Leonidas hadn’t a clue what form of government this obscure, secondary city had, except that it was unlikely to be a monarchy. He presumed it was also less democratic than Athens, and that made it an oligarchy of some sort. At all events, he was facing ten old men.
“You wished to speak with us, Spartan?”
“Who are you?”
“The Governing Council of Mycenae. And you?”
“I am the commanding officer of the Lacedaemonian army surrounding this city. My orders are to subdue the Argolid and render it incapable of threatening us for another generation. Those orders could be interpreted to mean I should seize and raze Mycenae.” Leonidas was watching the faces of the men opposite him very carefully. He had the impression he was not telling them anything they didn’t already know. They, too, had spies.
“So why are you here, Spartan? Do you want us to surrender our freedom without a fight?” The man who said this was trembling slightly as he spoke. Leonidas considered him. He was not trembling from fear. Possibly it was just a frailty of age—or the power of his emotions. His eyes were milky with cataracts, but he sat very straight, wrapped in a soft woolen himation with a wide border of mythical beasts in rusts and greens.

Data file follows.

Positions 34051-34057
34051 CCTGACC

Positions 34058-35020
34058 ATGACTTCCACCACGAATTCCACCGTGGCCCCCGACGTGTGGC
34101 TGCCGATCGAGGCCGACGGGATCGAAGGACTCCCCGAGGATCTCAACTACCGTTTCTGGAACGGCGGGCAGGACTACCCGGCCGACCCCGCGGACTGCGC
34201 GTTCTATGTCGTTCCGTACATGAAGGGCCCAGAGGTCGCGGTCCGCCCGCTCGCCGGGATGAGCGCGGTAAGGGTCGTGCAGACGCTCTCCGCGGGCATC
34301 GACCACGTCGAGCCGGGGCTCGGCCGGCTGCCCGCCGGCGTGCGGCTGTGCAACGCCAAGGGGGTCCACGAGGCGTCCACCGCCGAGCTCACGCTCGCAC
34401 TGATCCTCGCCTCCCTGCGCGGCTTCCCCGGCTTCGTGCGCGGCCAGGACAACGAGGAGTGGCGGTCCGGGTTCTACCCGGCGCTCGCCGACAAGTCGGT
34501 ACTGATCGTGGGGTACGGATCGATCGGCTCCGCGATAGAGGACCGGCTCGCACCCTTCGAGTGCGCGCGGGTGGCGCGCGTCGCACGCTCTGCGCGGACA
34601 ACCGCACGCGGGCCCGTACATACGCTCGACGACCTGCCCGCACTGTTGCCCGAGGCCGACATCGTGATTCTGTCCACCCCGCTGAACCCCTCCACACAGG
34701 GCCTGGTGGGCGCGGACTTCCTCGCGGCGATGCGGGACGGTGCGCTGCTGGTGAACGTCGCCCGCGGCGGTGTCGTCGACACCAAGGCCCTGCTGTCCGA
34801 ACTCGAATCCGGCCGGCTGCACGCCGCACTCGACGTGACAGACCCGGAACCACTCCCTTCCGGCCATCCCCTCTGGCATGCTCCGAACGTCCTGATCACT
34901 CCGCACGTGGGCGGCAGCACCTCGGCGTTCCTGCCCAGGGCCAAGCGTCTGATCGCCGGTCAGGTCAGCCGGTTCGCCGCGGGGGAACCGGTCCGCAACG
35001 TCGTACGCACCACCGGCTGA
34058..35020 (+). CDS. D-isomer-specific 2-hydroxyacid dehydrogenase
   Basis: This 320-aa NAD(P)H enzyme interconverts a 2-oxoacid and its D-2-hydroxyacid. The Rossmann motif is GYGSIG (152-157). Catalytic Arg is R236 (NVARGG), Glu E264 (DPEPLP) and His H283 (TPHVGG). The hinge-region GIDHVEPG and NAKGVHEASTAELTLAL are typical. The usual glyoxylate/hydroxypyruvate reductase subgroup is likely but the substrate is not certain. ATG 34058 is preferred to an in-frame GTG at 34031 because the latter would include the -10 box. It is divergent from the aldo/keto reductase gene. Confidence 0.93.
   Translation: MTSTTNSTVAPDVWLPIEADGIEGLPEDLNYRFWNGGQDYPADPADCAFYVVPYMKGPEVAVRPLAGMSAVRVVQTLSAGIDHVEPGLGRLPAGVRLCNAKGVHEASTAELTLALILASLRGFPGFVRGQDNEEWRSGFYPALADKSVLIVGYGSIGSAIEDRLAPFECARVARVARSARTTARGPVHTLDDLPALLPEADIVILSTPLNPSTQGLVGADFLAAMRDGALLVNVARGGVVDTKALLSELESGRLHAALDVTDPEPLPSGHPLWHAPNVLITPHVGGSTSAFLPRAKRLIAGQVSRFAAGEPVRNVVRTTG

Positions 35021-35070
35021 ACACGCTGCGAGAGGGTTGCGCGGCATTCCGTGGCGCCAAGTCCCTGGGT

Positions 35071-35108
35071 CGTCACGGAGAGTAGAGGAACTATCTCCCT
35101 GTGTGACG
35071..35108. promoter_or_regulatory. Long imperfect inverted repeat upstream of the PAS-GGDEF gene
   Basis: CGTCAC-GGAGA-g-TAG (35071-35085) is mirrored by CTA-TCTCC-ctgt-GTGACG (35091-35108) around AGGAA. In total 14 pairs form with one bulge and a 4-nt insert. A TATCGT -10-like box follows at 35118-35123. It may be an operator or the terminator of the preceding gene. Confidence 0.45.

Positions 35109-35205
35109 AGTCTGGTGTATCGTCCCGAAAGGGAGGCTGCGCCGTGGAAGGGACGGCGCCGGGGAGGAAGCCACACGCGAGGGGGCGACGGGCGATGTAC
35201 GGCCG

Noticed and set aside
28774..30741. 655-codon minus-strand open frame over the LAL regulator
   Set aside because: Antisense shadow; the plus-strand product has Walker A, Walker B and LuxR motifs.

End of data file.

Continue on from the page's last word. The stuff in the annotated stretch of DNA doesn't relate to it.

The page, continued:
“I know little of your city, but I was told you pay homage to Argos.”
“Argos takes from us one-third of our olive-oil harvest, one-fourth of our wine, 100 head of cattle, 200 sheep, and 166 goats each year—and it led 116 of our finest young men to their deaths at Sepeia.”
That did not sound like a declaration of loyalty.
“And what do you get in return?”
There was a long pause. The old man just sat with tears dripping slowly down his face, and finally one of the other men admitted, “Nothing.” The man seemed to think about it and then added, “Nothing at all.”
“You call that freedom?” Leonidas asked.
Another man spoke up, more hotly than the other two. “We still live by our own laws. We have our temples, our festivals and customs. We can sacrifice at the graves of our fathers. Our daughters go intact to their marriage beds, and our sons learn the use of spear and sword.”
“That is true in Tegea, Corinth, and Elis as well.”
“What does that have to do with anything?” the hot-headed man demanded; but the older man stirred himself and hushed his younger colleague. He focused his not entirely blind eyes hard on Leonidas while explaining to his impatient colleague, “Tegea, Corinth, and Elis are allies of Lacedaemon.”
“We don’t require tribute,” Leonidas reminded him.
“Just obedience. To follow wherever your kings lead.” Yet another member of the council spoke up.
“If a majority in the League Assembly approves,” Leonidas reminded them. Leonidas was acutely aware that the changes in League leadership imposed upon his brother and characterized as “humiliating” by Leotychidas, Brotus, and others might prove decisive in avoiding bloodshed today. He pressed the point. “Your vote would be equal to ours.”
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